A few days ago, the first batch of the new compact MG-400 model equipped with a dual DSP engine appeared in European stores, and the NGS-6 Amp Academy pedal amp/cab simulator, using a concept evoking the Ampli-Firebox emulator from the American company Atomic, also earned very favourable reviews.
2. Korg is in the mood, buying Darkglass Electronics
Following the acquisition of well-known bass and effects manufacturer Aguilar by Korg USA, the company has announced the acquisition of another established name in bass gear – Darkglass Electronics. For now, the sale of a controlling stake seems to be having a positive effect on the Finnish company, as evidenced by this year's wide range of new products, whose development process has probably been helped to some extent by the capital injection from Korg. In addition, the process regarding the intermingling of technologies between the two brands could also prove beneficial.
For example, the following have already arrived on the market in 2022 (or are about to): the Darkglass Exponent e500 programmable bass head with an extensive effects section, a mini version of the Darkglass Microtubes B1K overdrive, the Microtubes Infinity pedal compressor combined with a trio of distortions, equalizer, IR section and a sound card, a pair of Darkglass M 200 and Alpha-Omega 200 compact amplifiers, and the latest addition in the form of the innovated DFZ Dual Fuzz Engine bass distortion engine.
3. Compact amps are still popular or BluGuitar vs Blackstar case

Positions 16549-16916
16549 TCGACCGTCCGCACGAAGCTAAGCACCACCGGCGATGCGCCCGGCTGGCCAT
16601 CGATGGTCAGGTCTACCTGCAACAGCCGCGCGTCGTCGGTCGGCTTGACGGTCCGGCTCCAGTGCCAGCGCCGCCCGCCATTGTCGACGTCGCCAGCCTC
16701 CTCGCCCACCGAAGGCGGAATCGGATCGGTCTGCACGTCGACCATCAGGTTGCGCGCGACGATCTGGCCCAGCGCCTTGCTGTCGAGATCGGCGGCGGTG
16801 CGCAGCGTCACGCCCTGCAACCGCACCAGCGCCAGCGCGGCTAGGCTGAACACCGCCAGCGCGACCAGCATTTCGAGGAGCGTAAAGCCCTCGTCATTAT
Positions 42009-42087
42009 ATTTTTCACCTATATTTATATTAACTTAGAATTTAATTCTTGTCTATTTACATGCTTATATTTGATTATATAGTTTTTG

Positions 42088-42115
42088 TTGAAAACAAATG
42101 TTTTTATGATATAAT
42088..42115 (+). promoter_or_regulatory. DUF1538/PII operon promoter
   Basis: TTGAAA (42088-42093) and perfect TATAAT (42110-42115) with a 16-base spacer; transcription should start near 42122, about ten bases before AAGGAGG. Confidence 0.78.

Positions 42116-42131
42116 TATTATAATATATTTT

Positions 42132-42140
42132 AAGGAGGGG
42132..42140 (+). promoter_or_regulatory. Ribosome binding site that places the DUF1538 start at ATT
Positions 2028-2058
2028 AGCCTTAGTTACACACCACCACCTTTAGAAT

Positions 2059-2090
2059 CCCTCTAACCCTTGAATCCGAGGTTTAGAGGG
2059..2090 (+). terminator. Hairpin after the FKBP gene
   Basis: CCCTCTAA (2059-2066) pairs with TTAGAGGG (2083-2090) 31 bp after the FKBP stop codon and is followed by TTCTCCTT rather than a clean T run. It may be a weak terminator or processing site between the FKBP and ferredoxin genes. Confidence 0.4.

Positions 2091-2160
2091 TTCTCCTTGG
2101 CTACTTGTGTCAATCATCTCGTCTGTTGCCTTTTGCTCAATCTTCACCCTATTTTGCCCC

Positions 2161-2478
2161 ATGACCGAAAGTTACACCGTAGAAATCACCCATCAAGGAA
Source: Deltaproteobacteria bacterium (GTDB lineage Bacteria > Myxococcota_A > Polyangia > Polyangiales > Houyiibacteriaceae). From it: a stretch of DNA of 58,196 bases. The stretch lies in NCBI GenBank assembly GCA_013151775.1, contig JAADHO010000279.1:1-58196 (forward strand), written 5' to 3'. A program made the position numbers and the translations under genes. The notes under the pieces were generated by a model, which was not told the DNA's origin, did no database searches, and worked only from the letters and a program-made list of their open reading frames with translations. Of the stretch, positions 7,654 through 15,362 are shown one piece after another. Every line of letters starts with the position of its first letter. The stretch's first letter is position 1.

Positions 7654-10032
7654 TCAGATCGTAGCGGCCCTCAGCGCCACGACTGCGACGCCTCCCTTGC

The boom of smaller, conveniently portable guitar or bass amplifiers may have started a few years ago, but even this year these types of amps have not seen a decline in popularity. In 2022 even traditional manufacturers got their share in the ever-expanding market, such as Soldano, which decided to add to its modernized flagship high-gain SLO 100 a scaled-down tube version of the SLO 30 Classic Head. The novelty is equipped with a power amp using a pair of 6L6 tubes, later accompanied by a small solid-state amplifier SLO-Mini, in its size and concept following in the footsteps of similarly designed models by Bogner, Diezel and Friedman.
An important part of this segment are floor amplifiers that can be placed in a pedalboard, which include a wide range of variants from the smallest, power-only units to high-end multi-channel models, currently dominated by the BluGuitar Amp series. I don't mention the brand in question by accident – it seems that competition between manufacturers is starting to heat up, as the recent conflict between designer Thomas Blug and UK-based Blackstar suggests.
The BluGuitar founder has accused Blackstar Amps of plagiarism because, in his opinion, the company used some of the power supply circuitry in its Amped 1 pedalboard amplifier that was developed by Thomas Blug and used in the AMP 1 prototype in 2010. It is a switching power supply, specifically the types of transformers that were custom-made for BluGuitars.